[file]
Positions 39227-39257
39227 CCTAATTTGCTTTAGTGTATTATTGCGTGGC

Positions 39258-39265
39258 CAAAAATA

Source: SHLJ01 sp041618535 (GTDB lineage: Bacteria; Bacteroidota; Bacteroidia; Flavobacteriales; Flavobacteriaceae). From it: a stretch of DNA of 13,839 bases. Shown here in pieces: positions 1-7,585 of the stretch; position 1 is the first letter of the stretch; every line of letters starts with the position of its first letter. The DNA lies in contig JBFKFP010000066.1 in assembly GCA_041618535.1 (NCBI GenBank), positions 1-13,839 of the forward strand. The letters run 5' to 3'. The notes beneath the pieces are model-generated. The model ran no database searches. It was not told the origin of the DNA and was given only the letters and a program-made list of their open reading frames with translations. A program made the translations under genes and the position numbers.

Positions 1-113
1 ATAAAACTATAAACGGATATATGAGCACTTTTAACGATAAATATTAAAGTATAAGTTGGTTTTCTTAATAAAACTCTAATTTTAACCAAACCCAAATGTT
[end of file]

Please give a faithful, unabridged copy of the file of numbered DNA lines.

Positions 39227-39257
39227 CCTAATTTGCTTTAGTGTATTATTGCGTGGC

Positions 39258-39265
39258 CAAAAATA

Source: SHLJ01 sp041618535 (GTDB lineage: Bacteria; Bacteroidota; Bacteroidia; Flavobacteriales; Flavobacteriaceae). From it: a stretch of DNA of 13,839 bases. Shown here in pieces: positions 1-7,585 of the stretch; position 1 is the first letter of the stretch; every line of letters starts with the position of its first letter. The DNA lies in contig JBFKFP010000066.1 in assembly GCA_041618535.1 (NCBI GenBank), positions 1-13,839 of the forward strand. The letters run 5' to 3'. The notes beneath the pieces are model-generated. The model ran no database searches. It was not told the origin of the DNA and was given only the letters and a program-made list of their open reading frames with translations. A program made the translations under genes and the position numbers.

Positions 1-113
1 ATAAAACTATAAACGGATATATGAGCACTTTTAACGATAAATATTAAAGTATAAGTTGGTTTTCTTAATAAAACTCTAATTTTAACCAAACCCAAATGTT